Good France 2018

Good France 2018.

Our first edition in Mnie to Rybka.

Verrine of Avocado & Cilantro Cream, Tartar of Gravalax with Citrus and Avocado, Smoked Salmon Mousse

Carpaccio of Sea Bream, Extra Virgin Olive Oil, Chilli, Lime Juice, Lime, Avocado Relish, Sea Salt

Cured & Grilled Duck Fillet, Orange Sauce, Buckwheat Pilaf, Glazed Carrots, Cauliflower Purée with Brown Butter

Plates of French Cheese and Their Chutney – Roquefort, Crottin de Chavignol, Camembert

Mojito Mini Tart, Meringue, Rhum Sorbet

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The Gault & Millau 2017 – North of Poland Awards Event


As the head chef of Cyrano & Roxane in Sopot, I entered the yellow guide in 2016. With a note of 11.5/20, I think it was a nice surprise. It’s some kind of recognition for all the staff in the kitchen.

Well, may be I should write a word or two about the yellow guide.

We call it the yellow guide. Like we call the Michelin guide the red guide. It’s the Gault & Millau. A very influential french restaurant guide created in 1965 by 2 french critics. They give points – maximum is 20 – based on the quality of food, they also comment on everything else, but the actual notation is only about food, unlike the red guide that gives rewards based on everything in the restaurant. They also give toques, up to 5, to high ranking restaurants.

The other difference with the red guide is their different idea of gastronomy. While the Michelin guide was more concerned about tradition, the Gault & Millau preferred to emphasize on the Nouvelle Cuisine.

For some people, the Gault & Millau is more purist as they only regard the quality of the food.

They created the polish yellow guide in 2015. And since, the number of restaurants in the guide is increasing. Which is understandable. Since I arrived here 10 years ago, I saw a great number of very good restaurants opening. At that time we didn’t know where to go as the choice was bad, now we still don’t know where to go because the offer is so huge…


So last Monday was the second edition of the Gault & Millau Tour for Northern Poland. It was organized in Szafarnia 10 in Gdańsk. 5 hours with presentations, culinary demonstrations from awarded chefs, drink & food tasting, discussions… A nice place to meet fellow chefs and check out what is trending – a little – on the polish gastronomic scene.

As I’m more of a sea food and fish kinda guy, I really loved the Trout Tartar made by Mariusz Siwak – lovely combination of structures and taste – and the Scallops Course made by Iwona Niemczewska. I didn’t have the time to try the Scallops Tartar made by Sebastian Krauzowicz as everybody jumped on it. Too bad, it looked very appetizing.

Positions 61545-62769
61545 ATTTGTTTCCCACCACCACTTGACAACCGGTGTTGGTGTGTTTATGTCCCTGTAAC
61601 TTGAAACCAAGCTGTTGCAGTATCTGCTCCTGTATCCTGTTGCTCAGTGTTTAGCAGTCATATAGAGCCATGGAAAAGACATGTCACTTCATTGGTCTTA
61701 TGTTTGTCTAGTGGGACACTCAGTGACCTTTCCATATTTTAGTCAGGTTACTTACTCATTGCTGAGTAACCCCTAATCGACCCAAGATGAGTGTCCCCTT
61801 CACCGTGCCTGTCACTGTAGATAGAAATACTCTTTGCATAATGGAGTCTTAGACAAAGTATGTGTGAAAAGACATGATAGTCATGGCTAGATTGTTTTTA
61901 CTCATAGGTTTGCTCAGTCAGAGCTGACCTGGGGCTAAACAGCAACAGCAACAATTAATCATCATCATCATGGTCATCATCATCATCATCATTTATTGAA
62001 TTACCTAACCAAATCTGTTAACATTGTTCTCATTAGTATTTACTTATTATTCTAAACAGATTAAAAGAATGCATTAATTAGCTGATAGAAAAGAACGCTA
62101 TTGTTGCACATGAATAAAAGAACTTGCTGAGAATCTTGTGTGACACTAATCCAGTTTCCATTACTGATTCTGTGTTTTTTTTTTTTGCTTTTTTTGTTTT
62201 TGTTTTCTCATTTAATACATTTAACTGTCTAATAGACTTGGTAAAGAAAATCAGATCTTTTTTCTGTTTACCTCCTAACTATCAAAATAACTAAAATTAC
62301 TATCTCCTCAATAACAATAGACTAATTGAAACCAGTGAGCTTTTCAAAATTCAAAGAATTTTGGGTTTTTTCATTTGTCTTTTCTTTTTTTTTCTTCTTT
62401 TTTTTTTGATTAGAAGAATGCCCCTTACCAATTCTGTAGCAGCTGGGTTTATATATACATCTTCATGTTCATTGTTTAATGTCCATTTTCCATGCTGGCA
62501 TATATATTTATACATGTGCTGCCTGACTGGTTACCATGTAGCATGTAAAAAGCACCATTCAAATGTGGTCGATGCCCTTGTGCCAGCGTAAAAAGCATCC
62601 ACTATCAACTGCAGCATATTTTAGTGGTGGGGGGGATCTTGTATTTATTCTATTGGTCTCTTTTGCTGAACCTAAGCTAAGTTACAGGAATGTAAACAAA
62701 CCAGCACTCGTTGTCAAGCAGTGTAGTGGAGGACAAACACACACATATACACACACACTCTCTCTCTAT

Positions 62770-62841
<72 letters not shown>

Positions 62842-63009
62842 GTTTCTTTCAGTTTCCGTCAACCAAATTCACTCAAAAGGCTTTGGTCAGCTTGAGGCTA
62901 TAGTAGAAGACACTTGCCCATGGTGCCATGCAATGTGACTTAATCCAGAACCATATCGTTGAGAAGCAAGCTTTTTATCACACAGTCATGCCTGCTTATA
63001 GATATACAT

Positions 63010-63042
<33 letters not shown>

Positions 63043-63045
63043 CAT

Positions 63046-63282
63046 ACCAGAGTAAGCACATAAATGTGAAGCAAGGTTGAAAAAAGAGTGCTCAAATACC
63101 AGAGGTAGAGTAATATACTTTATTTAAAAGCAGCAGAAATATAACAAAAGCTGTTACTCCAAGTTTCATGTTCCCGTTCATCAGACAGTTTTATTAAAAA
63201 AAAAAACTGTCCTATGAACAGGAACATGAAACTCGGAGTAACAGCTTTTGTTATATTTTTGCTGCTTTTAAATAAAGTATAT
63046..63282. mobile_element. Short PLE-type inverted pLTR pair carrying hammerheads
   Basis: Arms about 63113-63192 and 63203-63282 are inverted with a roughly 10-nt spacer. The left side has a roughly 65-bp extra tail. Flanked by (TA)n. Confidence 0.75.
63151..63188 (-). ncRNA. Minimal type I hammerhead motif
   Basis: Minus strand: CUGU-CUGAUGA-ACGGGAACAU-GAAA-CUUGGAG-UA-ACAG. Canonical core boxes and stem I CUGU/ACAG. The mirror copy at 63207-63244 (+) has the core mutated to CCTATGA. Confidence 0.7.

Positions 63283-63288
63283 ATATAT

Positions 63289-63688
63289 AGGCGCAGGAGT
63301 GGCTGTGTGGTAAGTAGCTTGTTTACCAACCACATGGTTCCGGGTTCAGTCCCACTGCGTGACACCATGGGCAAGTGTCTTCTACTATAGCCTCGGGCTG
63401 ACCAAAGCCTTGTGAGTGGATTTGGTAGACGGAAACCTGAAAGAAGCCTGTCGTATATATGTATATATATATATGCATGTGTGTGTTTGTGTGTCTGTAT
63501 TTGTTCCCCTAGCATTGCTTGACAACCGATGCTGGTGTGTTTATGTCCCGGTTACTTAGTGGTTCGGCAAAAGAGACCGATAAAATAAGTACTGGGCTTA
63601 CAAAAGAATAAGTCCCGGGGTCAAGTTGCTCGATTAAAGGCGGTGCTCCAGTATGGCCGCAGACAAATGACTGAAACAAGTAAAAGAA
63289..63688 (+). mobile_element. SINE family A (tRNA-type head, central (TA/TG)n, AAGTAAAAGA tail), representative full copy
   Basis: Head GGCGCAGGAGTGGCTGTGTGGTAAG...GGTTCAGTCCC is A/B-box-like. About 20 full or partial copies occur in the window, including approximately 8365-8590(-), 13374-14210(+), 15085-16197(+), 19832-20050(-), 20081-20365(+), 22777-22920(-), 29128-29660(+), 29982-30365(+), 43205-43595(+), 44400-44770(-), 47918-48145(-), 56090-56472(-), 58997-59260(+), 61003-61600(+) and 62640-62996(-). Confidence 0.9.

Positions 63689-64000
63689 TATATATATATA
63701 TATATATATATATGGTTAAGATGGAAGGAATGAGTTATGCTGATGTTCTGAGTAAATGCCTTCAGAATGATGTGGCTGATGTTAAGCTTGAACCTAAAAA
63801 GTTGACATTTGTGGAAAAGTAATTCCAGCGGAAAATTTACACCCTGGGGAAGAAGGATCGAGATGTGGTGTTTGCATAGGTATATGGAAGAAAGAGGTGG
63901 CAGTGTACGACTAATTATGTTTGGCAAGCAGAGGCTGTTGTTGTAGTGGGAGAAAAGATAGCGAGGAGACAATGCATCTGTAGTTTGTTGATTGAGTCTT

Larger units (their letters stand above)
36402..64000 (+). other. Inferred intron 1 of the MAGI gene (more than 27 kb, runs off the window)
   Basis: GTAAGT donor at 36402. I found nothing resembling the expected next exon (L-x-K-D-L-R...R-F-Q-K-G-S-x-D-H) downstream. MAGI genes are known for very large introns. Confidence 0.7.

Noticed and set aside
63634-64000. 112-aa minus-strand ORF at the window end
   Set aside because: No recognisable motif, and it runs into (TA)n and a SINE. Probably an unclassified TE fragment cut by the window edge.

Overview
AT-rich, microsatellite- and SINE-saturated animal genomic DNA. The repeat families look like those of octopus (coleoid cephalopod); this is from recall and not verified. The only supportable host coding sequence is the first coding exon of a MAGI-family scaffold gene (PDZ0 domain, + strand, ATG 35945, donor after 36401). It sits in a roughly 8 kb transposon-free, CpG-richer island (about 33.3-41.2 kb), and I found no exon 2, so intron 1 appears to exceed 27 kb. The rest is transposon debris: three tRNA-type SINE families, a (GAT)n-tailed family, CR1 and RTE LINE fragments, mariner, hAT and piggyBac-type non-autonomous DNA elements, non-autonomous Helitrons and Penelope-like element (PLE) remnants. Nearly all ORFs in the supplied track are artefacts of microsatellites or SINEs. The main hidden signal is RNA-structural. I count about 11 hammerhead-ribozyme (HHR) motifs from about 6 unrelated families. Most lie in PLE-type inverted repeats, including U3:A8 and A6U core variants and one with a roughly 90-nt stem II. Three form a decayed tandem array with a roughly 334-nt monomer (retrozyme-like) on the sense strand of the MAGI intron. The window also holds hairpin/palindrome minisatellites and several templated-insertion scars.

Chef of the Year
Sebastian Krauzowicz, Sfera by Krauzowicz, Toruń

Young Talent
Krzysztof Bielawski, Szeroka 9, Toruń

Chef of Tomorrow
Mariusz Siwak, Park Hotel, Szczecin

Woman Chef of the Year
Iwona Niemczewska, Z Drugiej Strony Lustra, Szczecin

Traditional Chef of the Year
Grzegorz Labuda, Szafarnia 10, Gdańsk


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Slow Food Festival in Sopot – 2013 Edition

Today, I took the occasion to shoot some pictures with my brand new 16-35. Finally. I took an hour off, and headed to the longest wooden pier in Europe. In Sopot, that’s right. Because today we had a Slow Food Festival. Numerous restaurants showing us their skills in making good food. There was plenty of people. A lot actually, so many that sometimes it was very difficult to take pictures or grab some food. People were just everywhere.

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Sweetcorn and Coconut Milk Soup with Popcorn and Coriander

Ingredient for 8 peoples:

1kg sweetcorn kernels (fresh or frozen)
50cl cream
50cl milk
1l coconut milk
Ground white pepper
A handful of popcorn
Fresh coriander
Freshly ground black pepper



Now, let’s do this soup. It’s a very easy one. Just note that if you can’t find fresh or frozen sweet corn kernels, you can use tinned ones, you will just have to wash them in clear cold water before use.

So, let’s put nearly everything in a big pot. The kernels (just keep a handfull for later use), cream, milk and coconut milk. Bring to the boil, reduce heat and let simmer for 30 minutes. Then process in a blender or with a mixer. Normally, at work, I then strain the soup through a sieve to remove all skins. It’s up to you.

When the soup is strained, I put it back on the pot and season it with salt and white pepper. I add the kernels I kept aside earlier and warm it up a little.

Meanwhile, make some popcorn. Not a lot, just for decoration. I used Coriander for this soup, but you can use spring onions or any kind of fresh herbs if you like. Coriander gives better results, that’s all.

Now serve the soup, with the popcorn, the freshly ground black pepper and the Coriander. Enjoy.

The soup is a little on the sweet side, I love it. It’s rich as well. Children should love it too.


Now, you can do a lot of things with that basic recipe. Add lemongrass, process the soup with much more Coriander, use vegetables Knorr cubes, or real vegetable stock… Sky is your limit. Cooking is a question of experimentation and curiosity. Don’t be stuck with a recipe, with an ingredient you don’t like (of course, if you don’t like sweet corn here, it’s a problem), have fun while cooking. Don’t stress.

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